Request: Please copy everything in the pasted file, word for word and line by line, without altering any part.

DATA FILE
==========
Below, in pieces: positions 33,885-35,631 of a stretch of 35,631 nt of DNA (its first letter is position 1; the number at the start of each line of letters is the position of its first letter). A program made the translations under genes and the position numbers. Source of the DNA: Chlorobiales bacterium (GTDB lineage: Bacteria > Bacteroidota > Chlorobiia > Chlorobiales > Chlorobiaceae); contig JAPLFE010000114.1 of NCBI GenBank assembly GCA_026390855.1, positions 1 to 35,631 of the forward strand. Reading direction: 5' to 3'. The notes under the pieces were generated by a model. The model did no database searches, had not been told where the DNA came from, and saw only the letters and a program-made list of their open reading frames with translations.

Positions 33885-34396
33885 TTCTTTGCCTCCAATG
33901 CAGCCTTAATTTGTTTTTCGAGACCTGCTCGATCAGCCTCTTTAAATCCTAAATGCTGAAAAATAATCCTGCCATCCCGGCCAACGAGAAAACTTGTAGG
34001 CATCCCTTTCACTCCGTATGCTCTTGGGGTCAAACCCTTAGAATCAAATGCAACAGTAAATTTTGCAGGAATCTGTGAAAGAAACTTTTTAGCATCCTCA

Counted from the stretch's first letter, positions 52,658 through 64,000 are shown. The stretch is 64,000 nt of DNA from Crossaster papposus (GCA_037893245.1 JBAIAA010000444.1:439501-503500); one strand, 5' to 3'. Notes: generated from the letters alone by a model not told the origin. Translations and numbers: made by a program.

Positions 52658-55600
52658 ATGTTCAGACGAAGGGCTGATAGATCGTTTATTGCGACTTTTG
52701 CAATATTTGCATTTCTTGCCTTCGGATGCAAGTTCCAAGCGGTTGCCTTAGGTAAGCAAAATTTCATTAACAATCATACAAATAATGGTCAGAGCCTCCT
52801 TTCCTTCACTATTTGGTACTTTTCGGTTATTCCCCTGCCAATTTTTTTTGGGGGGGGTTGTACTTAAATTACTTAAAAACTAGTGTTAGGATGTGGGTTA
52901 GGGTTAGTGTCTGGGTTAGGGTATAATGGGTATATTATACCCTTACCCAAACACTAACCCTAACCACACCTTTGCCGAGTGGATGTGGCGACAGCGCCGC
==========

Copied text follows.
Below, in pieces: positions 33,885-35,631 of a stretch of 35,631 nt of DNA (its first letter is position 1; the number at the start of each line of letters is the position of its first letter). A program made the translations under genes and the position numbers. Source of the DNA: Chlorobiales bacterium (GTDB lineage: Bacteria > Bacteroidota > Chlorobiia > Chlorobiales > Chlorobiaceae); contig JAPLFE010000114.1 of NCBI GenBank assembly GCA_026390855.1, positions 1 to 35,631 of the forward strand. Reading direction: 5' to 3'. The notes under the pieces were generated by a model. The model did no database searches, had not been told where the DNA came from, and saw only the letters and a program-made list of their open reading frames with translations.

Positions 33885-34396
33885 TTCTTTGCCTCCAATG
33901 CAGCCTTAATTTGTTTTTCGAGACCTGCTCGATCAGCCTCTTTAAATCCTAAATGCTGAAAAATAATCCTGCCATCCCGGCCAACGAGAAAACTTGTAGG
34001 CATCCCTTTCACTCCGTATGCTCTTGGGGTCAAACCCTTAGAATCAAATGCAACAGTAAATTTTGCAGGAATCTGTGAAAGAAACTTTTTAGCATCCTCA

Counted from the stretch's first letter, positions 52,658 through 64,000 are shown. The stretch is 64,000 nt of DNA from Crossaster papposus (GCA_037893245.1 JBAIAA010000444.1:439501-503500); one strand, 5' to 3'. Notes: generated from the letters alone by a model not told the origin. Translations and numbers: made by a program.

Positions 52658-55600
52658 ATGTTCAGACGAAGGGCTGATAGATCGTTTATTGCGACTTTTG
52701 CAATATTTGCATTTCTTGCCTTCGGATGCAAGTTCCAAGCGGTTGCCTTAGGTAAGCAAAATTTCATTAACAATCATACAAATAATGGTCAGAGCCTCCT
52801 TTCCTTCACTATTTGGTACTTTTCGGTTATTCCCCTGCCAATTTTTTTTGGGGGGGGTTGTACTTAAATTACTTAAAAACTAGTGTTAGGATGTGGGTTA
52901 GGGTTAGTGTCTGGGTTAGGGTATAATGGGTATATTATACCCTTACCCAAACACTAACCCTAACCACACCTTTGCCGAGTGGATGTGGCGACAGCGCCGC